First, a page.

Monday, April 28, 2003

Thanks for the exceedingly peculiar story, Niki. :-) Good luck with the work and don't go too crazy. I have classes through the full month of June, so it'll be a bit hard to get away as far as the Midwest. We'll have to have long telephone calls while you're on this side of the Atlantic.

Little-known fact of the day:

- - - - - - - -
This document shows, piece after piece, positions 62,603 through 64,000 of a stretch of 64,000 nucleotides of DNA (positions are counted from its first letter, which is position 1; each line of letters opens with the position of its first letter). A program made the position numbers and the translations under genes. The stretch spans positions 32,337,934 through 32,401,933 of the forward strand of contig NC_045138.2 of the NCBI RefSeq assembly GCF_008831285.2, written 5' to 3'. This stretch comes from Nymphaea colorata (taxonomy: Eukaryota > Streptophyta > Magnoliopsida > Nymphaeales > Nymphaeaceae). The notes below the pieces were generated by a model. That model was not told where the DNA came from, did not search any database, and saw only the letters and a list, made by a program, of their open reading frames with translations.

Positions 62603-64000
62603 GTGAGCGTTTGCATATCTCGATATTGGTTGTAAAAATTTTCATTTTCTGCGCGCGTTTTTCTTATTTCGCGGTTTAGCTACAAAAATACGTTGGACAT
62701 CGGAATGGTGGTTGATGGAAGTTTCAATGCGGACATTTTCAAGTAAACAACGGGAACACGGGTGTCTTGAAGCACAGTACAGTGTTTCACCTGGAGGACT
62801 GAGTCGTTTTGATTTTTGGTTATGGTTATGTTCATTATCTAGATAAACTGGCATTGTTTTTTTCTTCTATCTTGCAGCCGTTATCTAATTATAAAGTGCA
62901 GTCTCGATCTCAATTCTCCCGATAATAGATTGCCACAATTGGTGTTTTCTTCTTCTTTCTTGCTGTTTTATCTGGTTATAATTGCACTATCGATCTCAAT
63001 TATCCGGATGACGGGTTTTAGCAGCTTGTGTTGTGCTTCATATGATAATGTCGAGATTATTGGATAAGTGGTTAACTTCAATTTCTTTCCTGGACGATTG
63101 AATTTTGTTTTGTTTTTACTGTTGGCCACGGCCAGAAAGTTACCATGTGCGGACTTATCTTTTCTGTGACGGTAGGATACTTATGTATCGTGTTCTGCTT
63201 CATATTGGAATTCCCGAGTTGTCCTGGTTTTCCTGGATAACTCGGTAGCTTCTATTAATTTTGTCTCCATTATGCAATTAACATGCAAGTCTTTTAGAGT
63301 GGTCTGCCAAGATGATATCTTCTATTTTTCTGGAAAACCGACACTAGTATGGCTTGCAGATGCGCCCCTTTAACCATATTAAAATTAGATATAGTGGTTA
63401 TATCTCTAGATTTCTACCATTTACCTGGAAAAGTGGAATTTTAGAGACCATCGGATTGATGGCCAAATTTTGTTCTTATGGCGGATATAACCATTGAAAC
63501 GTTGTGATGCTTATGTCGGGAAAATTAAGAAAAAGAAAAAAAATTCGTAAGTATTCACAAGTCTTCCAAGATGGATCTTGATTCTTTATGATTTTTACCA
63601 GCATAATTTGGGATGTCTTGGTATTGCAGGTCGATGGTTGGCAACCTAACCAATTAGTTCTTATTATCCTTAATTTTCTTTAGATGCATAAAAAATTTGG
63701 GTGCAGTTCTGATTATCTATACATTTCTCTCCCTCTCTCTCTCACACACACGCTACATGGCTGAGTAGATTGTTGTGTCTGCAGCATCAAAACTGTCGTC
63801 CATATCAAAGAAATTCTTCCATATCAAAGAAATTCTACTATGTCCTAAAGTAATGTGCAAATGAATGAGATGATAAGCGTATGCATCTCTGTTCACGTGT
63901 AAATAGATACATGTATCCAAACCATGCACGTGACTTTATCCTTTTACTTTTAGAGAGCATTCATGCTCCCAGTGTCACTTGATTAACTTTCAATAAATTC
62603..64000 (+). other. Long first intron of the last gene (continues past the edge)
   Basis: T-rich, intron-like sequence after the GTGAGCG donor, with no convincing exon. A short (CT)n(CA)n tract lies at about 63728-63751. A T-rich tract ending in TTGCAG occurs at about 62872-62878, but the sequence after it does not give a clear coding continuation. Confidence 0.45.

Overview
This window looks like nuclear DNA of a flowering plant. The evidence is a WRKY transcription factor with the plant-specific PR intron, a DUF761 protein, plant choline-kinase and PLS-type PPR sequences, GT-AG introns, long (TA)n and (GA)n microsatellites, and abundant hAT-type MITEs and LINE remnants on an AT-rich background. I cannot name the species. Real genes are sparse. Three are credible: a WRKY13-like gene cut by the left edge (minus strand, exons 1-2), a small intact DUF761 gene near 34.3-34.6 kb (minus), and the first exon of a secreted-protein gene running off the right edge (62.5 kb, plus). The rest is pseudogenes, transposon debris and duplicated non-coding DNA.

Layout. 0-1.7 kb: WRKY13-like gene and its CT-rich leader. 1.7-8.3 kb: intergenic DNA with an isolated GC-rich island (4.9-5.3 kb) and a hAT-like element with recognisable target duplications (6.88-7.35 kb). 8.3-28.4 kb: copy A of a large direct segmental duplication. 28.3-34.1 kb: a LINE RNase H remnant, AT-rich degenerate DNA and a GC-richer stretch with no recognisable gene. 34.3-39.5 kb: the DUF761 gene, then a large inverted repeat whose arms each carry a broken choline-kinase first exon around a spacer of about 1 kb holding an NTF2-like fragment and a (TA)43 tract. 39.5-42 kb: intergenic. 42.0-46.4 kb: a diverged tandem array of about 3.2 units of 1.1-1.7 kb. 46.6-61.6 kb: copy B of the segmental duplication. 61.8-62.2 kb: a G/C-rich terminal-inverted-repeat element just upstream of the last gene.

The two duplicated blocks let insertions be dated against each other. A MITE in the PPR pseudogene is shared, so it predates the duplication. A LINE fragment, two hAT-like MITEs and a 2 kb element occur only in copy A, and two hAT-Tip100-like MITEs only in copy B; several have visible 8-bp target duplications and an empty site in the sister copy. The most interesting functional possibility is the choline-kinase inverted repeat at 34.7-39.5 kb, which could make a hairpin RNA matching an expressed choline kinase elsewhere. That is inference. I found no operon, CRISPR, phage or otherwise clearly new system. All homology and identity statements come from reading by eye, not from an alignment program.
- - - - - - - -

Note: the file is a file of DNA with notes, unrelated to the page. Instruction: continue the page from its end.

Griffins blegg. You didn't know that? Well, neither did my palaeography class. We were struggling through a manuscript page of William of Malmesbury (a twelfth-century English historian, contemporary to my old friend Geoffrey of Monmouth) and came to the phrase Griffini bleggent. We were rather confused by this. Griffini means "griffins"; no problem there. The third-person plural Latin verb form bleggent, on the other hand, is, shall we say, fairly uncommon. It turns out that "blegg" is the sound that griffins make. You will now know, whenever you hear faint blegging in the distance, that spring has come and the griffins are flying north again.


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